Le temple de Segeste
The unfinished Doric temple of Segesta still stands on a hill. Never completed, only the outside was finished and it is preserved today as it was left in the late fifth century BC. It was built with travertine, the local limestone, outside the city walls, and orientated East-West, as was usual in that period. We do not know if the building was dedicated to local-indigenous divinities or perhaps to Venus, Diana, Ceres or Aesculepius, Roman divinities already venerated in Segesta.
The temple has six columns on the front and fourteen along each side; of the columns are not fluted. A fronton crowns both the front and the back façades. The proportions of the architectural elements indicate a deep-rooted knowledge of the contemporary attic architecture. Although politically and administratively speaking the island became a province of Rome in 241 BC, Sicilian architecture was not under the influence of Rome until the end of the 1st century BC. Scholars believe that the temple of Segesta was erected by the inhabitants of Western Sicily, who, according to Tucidides, considered themselves to be descendants of the Trojans.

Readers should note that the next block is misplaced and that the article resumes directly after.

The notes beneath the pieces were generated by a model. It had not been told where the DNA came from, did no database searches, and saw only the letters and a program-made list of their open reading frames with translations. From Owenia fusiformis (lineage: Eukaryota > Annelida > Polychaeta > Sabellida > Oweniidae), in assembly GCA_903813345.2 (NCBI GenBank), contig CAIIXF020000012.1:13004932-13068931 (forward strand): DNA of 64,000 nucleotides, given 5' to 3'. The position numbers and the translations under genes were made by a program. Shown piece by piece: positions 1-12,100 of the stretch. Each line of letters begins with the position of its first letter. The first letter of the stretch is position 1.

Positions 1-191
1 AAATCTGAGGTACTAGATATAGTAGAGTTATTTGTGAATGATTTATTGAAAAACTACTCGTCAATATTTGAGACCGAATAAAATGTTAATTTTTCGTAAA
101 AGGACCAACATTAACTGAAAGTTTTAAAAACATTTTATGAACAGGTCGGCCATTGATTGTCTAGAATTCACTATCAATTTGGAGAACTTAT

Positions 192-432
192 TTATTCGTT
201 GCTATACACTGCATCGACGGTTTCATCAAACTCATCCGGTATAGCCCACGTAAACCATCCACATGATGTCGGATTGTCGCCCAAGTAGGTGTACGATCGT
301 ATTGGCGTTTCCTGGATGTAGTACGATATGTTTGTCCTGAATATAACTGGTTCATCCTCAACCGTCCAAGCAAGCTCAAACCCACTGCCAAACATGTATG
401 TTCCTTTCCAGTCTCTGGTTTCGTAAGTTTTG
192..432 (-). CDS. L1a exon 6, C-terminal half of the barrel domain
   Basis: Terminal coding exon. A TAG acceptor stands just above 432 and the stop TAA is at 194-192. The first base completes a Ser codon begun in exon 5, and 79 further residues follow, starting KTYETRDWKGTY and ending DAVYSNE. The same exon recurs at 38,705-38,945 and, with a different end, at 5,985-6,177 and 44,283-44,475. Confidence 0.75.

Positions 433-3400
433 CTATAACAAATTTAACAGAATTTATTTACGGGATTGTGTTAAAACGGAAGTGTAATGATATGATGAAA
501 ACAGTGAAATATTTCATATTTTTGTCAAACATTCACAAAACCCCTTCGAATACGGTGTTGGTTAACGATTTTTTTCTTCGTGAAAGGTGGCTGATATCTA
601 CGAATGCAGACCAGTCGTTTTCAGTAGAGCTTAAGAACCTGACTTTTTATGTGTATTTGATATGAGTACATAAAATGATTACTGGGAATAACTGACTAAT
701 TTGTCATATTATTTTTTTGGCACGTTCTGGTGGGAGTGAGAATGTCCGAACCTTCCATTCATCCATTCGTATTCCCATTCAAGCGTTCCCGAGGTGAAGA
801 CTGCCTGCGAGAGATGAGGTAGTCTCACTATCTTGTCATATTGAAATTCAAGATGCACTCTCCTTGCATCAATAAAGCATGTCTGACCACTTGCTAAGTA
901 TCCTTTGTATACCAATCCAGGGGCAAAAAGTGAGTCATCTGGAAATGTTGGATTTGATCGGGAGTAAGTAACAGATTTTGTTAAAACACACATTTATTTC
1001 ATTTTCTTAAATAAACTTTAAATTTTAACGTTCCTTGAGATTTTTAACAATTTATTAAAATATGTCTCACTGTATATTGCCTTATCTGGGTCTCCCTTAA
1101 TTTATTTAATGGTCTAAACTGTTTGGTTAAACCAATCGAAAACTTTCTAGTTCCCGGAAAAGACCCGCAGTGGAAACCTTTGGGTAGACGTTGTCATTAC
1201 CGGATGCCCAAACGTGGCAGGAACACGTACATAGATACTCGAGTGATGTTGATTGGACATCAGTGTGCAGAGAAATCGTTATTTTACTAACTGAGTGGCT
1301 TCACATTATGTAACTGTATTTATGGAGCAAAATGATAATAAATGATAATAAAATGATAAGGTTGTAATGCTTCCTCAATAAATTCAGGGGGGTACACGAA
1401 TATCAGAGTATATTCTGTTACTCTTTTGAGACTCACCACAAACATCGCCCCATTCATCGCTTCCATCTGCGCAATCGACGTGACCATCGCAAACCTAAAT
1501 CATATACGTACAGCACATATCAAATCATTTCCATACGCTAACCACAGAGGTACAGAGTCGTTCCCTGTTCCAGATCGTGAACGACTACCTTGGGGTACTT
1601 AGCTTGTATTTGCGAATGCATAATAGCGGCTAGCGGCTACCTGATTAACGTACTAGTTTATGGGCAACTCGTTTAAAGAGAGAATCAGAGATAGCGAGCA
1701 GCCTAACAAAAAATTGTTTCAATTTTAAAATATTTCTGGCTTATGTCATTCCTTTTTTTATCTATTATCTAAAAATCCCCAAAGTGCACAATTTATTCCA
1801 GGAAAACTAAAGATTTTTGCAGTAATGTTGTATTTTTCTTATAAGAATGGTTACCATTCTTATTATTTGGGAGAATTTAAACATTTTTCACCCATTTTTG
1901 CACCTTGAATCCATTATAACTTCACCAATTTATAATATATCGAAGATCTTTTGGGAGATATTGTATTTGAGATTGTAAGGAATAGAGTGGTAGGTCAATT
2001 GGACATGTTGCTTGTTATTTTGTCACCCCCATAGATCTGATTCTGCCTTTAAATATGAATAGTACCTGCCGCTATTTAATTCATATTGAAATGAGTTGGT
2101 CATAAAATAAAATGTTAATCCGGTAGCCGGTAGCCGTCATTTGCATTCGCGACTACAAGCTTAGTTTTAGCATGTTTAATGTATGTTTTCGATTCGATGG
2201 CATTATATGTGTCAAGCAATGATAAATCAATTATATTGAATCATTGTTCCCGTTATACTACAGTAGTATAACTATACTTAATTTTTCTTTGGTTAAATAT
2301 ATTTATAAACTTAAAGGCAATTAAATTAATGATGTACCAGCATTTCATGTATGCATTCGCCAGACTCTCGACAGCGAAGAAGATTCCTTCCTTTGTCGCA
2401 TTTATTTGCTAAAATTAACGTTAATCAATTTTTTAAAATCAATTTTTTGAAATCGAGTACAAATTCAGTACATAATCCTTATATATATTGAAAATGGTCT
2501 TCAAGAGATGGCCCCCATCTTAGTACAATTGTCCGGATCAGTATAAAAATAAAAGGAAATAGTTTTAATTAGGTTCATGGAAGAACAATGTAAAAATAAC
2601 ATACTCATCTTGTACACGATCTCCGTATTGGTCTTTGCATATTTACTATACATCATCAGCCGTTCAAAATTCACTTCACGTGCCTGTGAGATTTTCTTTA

Hoüel provides very precise details on the architectonic descriptions of this building. His illustrations show the meticulous work of an enlightened architect and painter.